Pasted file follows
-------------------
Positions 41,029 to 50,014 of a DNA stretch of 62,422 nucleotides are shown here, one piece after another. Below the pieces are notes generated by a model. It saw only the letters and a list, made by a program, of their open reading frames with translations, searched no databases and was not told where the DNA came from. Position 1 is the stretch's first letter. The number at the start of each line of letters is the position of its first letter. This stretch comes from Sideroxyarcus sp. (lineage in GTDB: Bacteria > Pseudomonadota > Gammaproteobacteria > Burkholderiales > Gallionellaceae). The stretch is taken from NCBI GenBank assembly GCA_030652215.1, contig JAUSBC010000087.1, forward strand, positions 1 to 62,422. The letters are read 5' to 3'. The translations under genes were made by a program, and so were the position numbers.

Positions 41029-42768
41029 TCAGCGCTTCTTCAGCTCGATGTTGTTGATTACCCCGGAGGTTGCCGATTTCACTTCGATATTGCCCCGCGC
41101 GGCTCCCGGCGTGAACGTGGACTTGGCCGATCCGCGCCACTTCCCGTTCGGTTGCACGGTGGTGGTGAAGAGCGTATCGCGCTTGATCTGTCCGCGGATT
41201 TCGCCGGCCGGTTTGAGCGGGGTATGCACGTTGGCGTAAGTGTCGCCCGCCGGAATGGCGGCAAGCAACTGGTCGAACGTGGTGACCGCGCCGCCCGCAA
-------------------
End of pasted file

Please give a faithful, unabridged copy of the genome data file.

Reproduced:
Positions 41,029 to 50,014 of a DNA stretch of 62,422 nucleotides are shown here, one piece after another. Below the pieces are notes generated by a model. It saw only the letters and a list, made by a program, of their open reading frames with translations, searched no databases and was not told where the DNA came from. Position 1 is the stretch's first letter. The number at the start of each line of letters is the position of its first letter. This stretch comes from Sideroxyarcus sp. (lineage in GTDB: Bacteria > Pseudomonadota > Gammaproteobacteria > Burkholderiales > Gallionellaceae). The stretch is taken from NCBI GenBank assembly GCA_030652215.1, contig JAUSBC010000087.1, forward strand, positions 1 to 62,422. The letters are read 5' to 3'. The translations under genes were made by a program, and so were the position numbers.

Positions 41029-42768
41029 TCAGCGCTTCTTCAGCTCGATGTTGTTGATTACCCCGGAGGTTGCCGATTTCACTTCGATATTGCCCCGCGC
41101 GGCTCCCGGCGTGAACGTGGACTTGGCCGATCCGCGCCACTTCCCGTTCGGTTGCACGGTGGTGGTGAAGAGCGTATCGCGCTTGATCTGTCCGCGGATT
41201 TCGCCGGCCGGTTTGAGCGGGGTATGCACGTTGGCGTAAGTGTCGCCCGCCGGAATGGCGGCAAGCAACTGGTCGAACGTGGTGACCGCGCCGCCCGCAA